The country is close to 100% Catholic or some other form of Christianity. The government schools teach virtually the same things from the top to the bottom of the country. The culture is one of the most closed I've ever seen. The adults teach things like "it is a lack of respect to question adults or state your own opinion." Having been born into such an environment, what are the chances a child will grow into an adult with a world perspective on what is best for all of humanity?

And in the United States, things are not really that different. Each year the government puts more and more controls on the young people through stricter and stricter educational laws and "standards." It is harder and harder for someone to escape without being what I can only call brainwashed. Even Alfie Kohn, one of the most vocal critiques of the educational system seems to take it as a given that a child should and must go off to school. Note this comment from his article:

If a child is taking forever to get out the door in the morning, them sitting down with him later and asking, “What do you think we can do to solve this problem?”

Though Alfie doesn't say it explicitly, we can assume he is talking about school. He is, therefore, saying that schools are a place we must send children and teens to, and implying that they are worthy of a young person's time and intellect. More specifically he is saying that the "problem" is that the child doesn't want to go and will arrive late. But to me, this is not the problem.

The problem is that school attendance is forced upon children and teens, and the problem is that they are punished for being late or not going at all. If you have not seen it, please read the page from my site about how a teenager can get sent to jail in Wisconsin for failing to obey the laws on school attendance. (link below)

The problem is also that schools are not places where enough young people want to go voluntarily. If they were, there would be no "problem" in getting someone "out the door."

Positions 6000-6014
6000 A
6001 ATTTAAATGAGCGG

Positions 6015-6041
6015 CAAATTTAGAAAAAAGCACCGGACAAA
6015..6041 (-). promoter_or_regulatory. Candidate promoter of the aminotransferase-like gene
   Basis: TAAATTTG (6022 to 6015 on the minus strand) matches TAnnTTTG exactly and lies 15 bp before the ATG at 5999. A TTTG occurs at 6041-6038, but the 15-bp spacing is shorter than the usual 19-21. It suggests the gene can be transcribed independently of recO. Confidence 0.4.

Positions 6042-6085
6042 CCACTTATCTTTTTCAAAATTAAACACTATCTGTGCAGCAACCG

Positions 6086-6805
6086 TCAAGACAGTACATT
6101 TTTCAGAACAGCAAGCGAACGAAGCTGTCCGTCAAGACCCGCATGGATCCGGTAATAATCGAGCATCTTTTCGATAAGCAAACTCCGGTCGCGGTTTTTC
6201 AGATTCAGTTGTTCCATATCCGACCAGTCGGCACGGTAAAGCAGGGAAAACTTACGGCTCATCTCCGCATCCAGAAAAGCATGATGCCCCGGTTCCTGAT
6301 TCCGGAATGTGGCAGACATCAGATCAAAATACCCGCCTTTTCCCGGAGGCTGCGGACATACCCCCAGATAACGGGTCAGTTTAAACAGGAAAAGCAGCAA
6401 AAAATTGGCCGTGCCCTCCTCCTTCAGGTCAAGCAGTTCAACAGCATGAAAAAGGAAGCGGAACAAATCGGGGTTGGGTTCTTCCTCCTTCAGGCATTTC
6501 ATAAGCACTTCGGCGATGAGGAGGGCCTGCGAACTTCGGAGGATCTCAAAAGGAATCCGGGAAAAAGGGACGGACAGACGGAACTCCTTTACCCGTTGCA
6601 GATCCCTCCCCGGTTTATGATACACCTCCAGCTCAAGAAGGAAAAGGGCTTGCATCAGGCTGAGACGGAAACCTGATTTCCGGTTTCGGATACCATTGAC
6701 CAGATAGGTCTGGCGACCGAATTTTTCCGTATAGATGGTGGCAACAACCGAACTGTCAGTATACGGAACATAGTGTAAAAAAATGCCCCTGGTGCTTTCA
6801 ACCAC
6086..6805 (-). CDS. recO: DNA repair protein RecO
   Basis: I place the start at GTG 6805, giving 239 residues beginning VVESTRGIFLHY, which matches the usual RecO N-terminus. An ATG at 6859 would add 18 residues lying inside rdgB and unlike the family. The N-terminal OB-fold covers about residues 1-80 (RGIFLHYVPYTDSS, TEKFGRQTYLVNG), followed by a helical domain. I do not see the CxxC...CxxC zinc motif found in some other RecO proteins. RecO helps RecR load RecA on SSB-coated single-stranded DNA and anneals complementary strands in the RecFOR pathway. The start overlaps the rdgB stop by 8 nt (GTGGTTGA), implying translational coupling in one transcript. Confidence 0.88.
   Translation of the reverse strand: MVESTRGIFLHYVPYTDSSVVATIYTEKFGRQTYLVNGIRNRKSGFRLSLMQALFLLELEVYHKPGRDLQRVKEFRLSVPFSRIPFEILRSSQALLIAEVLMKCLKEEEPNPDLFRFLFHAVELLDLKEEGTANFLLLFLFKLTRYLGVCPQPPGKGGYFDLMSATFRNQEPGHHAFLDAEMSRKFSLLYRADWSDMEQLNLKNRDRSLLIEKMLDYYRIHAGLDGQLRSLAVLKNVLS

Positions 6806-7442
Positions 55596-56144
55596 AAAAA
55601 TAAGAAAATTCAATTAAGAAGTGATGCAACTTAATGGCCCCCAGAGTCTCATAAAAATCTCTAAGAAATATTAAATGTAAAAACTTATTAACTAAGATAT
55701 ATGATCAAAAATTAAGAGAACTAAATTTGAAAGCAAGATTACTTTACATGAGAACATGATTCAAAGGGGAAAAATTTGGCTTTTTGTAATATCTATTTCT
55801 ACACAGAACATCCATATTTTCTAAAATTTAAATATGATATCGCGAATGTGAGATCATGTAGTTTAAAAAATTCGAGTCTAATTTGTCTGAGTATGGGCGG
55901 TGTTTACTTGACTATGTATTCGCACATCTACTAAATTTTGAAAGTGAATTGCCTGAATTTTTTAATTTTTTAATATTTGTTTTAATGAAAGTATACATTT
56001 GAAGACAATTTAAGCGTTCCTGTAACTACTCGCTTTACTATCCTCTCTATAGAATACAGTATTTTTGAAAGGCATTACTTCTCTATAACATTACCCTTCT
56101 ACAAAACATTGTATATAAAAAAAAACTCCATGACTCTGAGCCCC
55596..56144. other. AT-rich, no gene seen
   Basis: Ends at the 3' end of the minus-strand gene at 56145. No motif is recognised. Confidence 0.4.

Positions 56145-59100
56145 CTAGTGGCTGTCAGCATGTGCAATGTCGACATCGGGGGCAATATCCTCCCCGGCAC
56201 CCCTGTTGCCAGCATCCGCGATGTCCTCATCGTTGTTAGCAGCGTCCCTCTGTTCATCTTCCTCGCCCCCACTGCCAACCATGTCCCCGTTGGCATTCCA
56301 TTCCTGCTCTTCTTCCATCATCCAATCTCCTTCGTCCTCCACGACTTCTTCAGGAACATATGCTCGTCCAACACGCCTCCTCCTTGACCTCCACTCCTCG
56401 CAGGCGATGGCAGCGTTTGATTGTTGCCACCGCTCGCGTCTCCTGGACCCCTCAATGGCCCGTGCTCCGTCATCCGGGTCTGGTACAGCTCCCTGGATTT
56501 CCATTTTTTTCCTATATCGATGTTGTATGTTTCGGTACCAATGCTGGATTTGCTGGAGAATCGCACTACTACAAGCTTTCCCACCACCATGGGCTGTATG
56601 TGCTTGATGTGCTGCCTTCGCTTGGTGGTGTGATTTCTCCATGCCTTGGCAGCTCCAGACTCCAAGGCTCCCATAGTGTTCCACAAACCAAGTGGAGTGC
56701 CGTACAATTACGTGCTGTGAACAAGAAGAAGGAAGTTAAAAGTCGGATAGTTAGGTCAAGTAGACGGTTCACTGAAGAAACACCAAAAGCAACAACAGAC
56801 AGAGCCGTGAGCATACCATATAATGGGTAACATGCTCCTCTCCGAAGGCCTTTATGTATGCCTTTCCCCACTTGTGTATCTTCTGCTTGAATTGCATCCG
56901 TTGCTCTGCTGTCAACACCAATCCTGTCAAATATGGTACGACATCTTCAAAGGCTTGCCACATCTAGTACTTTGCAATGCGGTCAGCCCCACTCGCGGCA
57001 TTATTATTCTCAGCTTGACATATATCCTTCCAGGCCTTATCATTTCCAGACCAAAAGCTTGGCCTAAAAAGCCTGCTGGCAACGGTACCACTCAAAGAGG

But to return to the issue of judging, I agree with Alfie, when he talks about the importance of not creating someone who is dependent on others' approval. As I read his article I thought of the difference between "self-esteem' and "other esteem." One suggestion I would add to the article is to ask the child or teen how they feel about what they did, then try to listen and learn, rather than impose your beliefs and values.

This reminds me of the time I saw a teacher in Missouri give a child an evaluation of a little presentation she child gave to the class. It was obvious the girl didn't think she did a very good job, and it was obvious to everyone else too, but the teacher gave her a plastic smile and said in that saccharine tone that Alfie mentioned, "Very good!" By the look on the girl's face, though, it was clear the girl rejected the forced compliment and went to her desk feeling worse than if the teacher had given her more honest feedback or, better, yet, asked the girl how she thought she did and why. This would have given her a chance to explain herself and possibly feel a little understood, which would have helped form a closer relationship with the teacher. But what the teacher did was drive a wedge between them.

I also remember the time I watched an "educational consultant" manipulating her children in a Kinkos copy center in the USA. It is a clear example of what Alfie talks about. (link below)

As I read his article by the way, I felt sadness for how I was treated by my mother. She was very skilled at the kind of sugar-coating, judging and manipulating that Alfie describes so well.

But the fact that she did not hit me, as are so many young people are hit in the countries I have been in for the past two years, probably helped give me the courage to leave my environment, go traveling and become open to new ideas. So while I would like to see us go further than Alfie suggests, what he has written is a step in the right direction.

S. Hein
Feb 17, 2006
Salta, Argentina

Jail, school in Wisconsin